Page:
3,763 citations


Journal ArticleDOI
01 Feb 1986-Nature
Abstract: Recent work has shown that the hippocampus contains a class of receptors for the excitatory amino acid glutamate that are activated by N-methyl-D-aspartate (NMDA) and that exhibit a peculiar dependency on membrane voltage in becoming active only on depolarization. Blockade of these sites with the drug aminophosphonovaleric acid (AP5) does not detectably affect synaptic transmission in the hippocampus, but prevents the induction of hippocampal long-term potentiation (LTP) following brief high-frequency stimulation. We now report that chronic intraventricular infusion of D,L-AP5 causes a selective impairment of place learning, which is highly sensitive to hippocampal damage, without affecting visual discrimination learning, which is not. The L-isomer of AP5 did not produce behavioural effects. AP5 treatment also suppressed LTP in vivo. These results suggest that NMDA receptors are involved in spatial learning, and add support to the hypothesis that LTP is involved in some, but not all, forms of learning.

3,422 citations


Journal ArticleDOI
25 Oct 1990-Nature
TL;DR: It is demonstrated that NO synthase in the brain to be exclusively associated with discrete neuronal populations, and prominent neural localizations provided the first conclusive evidence for a strong association of NO with neurons.
Abstract: Nitric oxide (NO), apparently identical to endothelium-derived relaxing factor in blood vessels, is also formed by cytotoxic macrophages, in adrenal gland and in brain tissue, where it mediates the stimulation by glutamate of cyclic GMP formation in the cerebellum Stimulation of intestinal or anococcygeal nerves liberates NO, and the resultant muscle relaxation is blocked by arginine derivatives that inhibit NO synthesis It is, however, unclear whether in brain or intestine, NO released following nerve stimulation is formed in neurons, glia, fibroblasts, muscle or blood cells, all of which occur in proximity to neurons and so could account for effects of nerve stimulation on cGMP and muscle tone We have now localized NO synthase protein immunohistochemically in the rat using antisera to the purified enzyme We demonstrate NO synthase in the brain to be exclusively associated with discrete neuronal populations NO synthase is also concentrated in the neural innervation of the posterior pituitary, in autonomic nerve fibres in the retina, in cell bodies and nerve fibres in the myenteric plexus of the intestine, in adrenal medulla, and in vascular endothelial cells These prominent neural localizations provide the first conclusive evidence for a strong association of NO with neurons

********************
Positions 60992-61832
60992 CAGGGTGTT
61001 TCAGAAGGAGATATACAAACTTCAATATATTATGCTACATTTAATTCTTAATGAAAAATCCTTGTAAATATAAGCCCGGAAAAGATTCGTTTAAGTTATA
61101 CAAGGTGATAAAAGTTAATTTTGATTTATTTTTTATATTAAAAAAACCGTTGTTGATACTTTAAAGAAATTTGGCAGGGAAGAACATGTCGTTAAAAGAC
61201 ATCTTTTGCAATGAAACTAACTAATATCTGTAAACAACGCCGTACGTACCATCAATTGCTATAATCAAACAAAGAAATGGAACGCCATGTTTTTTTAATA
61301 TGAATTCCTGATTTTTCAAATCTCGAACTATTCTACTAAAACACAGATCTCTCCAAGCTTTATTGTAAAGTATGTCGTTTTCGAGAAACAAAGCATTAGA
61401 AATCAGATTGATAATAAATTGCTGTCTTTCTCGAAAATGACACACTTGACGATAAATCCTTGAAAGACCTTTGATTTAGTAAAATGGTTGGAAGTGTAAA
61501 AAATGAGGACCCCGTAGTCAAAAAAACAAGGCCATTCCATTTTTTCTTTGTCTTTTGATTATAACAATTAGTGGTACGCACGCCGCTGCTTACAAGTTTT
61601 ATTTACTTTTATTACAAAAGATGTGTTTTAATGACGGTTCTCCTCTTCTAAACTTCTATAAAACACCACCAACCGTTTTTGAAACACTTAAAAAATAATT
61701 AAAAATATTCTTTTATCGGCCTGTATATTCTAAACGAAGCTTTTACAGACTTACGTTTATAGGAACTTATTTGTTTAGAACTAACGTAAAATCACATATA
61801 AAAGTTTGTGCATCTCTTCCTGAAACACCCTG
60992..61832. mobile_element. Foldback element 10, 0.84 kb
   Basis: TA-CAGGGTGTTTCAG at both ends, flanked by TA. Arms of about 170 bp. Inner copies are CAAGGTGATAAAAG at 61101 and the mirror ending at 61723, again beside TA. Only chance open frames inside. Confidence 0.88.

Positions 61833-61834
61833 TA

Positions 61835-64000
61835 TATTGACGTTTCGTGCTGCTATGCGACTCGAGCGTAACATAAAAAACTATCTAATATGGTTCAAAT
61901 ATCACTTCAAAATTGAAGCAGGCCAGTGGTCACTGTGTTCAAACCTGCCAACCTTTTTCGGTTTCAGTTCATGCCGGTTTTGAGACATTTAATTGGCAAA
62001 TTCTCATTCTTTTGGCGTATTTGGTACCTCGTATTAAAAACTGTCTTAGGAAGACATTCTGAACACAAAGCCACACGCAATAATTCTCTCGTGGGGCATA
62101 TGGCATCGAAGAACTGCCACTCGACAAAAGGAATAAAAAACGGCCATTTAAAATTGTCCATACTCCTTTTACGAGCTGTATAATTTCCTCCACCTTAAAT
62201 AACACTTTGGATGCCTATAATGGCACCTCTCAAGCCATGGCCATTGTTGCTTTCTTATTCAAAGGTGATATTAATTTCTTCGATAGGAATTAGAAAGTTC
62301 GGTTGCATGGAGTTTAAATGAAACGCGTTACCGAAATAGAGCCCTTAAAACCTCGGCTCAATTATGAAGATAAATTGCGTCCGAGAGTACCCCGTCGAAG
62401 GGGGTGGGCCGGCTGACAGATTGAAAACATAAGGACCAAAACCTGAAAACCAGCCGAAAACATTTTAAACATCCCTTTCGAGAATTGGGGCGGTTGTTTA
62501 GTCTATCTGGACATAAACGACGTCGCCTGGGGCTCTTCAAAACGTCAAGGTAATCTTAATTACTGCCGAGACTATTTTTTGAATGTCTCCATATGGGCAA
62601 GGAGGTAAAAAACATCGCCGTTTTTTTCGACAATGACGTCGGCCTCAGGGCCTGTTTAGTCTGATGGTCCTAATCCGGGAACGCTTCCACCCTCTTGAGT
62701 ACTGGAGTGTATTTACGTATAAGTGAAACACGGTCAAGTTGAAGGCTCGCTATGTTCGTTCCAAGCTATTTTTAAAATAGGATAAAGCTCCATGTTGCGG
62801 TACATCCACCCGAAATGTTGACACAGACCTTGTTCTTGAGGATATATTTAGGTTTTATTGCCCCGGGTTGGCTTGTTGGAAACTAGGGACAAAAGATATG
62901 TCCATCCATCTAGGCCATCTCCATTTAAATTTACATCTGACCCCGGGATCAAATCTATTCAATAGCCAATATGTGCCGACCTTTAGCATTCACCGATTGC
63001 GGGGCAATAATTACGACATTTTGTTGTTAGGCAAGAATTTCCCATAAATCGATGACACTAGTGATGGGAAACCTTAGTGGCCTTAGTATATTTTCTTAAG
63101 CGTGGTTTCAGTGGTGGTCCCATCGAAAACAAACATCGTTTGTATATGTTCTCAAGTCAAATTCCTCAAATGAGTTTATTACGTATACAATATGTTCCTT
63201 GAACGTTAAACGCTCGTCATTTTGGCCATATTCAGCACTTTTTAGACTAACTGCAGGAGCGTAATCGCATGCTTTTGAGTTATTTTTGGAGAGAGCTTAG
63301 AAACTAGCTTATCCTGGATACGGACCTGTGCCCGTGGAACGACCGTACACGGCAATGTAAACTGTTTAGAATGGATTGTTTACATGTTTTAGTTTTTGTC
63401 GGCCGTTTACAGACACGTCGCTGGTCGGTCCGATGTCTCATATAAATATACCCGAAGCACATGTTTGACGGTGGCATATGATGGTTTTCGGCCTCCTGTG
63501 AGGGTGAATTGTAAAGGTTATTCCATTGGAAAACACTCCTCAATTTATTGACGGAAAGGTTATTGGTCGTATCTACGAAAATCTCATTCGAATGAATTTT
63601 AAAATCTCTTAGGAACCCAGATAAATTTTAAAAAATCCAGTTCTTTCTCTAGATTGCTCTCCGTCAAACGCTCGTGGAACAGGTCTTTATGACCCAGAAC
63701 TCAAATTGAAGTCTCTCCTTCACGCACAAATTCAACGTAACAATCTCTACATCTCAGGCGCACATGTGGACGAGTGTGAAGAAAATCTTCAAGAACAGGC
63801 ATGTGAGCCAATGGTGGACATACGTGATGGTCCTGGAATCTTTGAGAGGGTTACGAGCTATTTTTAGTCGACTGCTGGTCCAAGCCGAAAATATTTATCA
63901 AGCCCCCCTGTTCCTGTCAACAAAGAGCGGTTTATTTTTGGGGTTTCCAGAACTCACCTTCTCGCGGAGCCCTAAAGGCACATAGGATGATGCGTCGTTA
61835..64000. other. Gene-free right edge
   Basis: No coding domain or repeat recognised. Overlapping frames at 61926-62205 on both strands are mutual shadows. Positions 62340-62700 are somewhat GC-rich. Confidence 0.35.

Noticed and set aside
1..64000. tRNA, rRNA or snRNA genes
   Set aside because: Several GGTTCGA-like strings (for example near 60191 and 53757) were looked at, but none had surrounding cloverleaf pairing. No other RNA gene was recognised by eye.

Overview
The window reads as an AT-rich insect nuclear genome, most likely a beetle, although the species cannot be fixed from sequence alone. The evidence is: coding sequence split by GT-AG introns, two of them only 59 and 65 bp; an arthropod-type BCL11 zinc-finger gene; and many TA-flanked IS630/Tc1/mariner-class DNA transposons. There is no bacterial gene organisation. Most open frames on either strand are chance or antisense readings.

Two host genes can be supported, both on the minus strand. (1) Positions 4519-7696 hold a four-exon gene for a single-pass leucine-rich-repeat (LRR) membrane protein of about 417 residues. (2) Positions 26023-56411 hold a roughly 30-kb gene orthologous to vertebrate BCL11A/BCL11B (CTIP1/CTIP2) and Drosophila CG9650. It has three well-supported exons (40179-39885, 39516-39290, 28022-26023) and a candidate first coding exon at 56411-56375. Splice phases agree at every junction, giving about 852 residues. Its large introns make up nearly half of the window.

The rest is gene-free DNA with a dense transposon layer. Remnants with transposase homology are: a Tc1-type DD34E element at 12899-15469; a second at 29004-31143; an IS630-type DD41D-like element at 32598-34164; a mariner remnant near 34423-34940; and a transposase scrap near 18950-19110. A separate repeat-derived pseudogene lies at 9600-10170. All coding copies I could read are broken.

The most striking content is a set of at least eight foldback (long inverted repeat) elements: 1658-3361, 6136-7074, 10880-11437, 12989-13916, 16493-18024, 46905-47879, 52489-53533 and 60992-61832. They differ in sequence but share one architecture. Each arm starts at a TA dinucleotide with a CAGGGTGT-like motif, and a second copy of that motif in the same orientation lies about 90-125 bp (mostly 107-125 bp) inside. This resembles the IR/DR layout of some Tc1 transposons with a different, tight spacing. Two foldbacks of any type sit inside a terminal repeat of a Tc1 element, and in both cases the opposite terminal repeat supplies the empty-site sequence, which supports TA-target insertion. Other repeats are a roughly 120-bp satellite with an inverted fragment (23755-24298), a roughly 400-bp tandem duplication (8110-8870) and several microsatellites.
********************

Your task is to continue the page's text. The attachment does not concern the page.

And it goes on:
2,941 citations


Network Information
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Performance
Metrics
No. of papers in the topic in previous years
YearPapers
202213
2021843
2020854
2019865
2018850
2017920

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Topic's top 5 most impactful authors

Arne Schousboe

168 papers, 15.3K citations

Mark P. Mattson

94 papers, 18.6K citations

Ferdinando Nicoletti

89 papers, 5.2K citations

Diogo O. Souza

83 papers, 3.5K citations

Su-Jane Wang

61 papers, 1K citations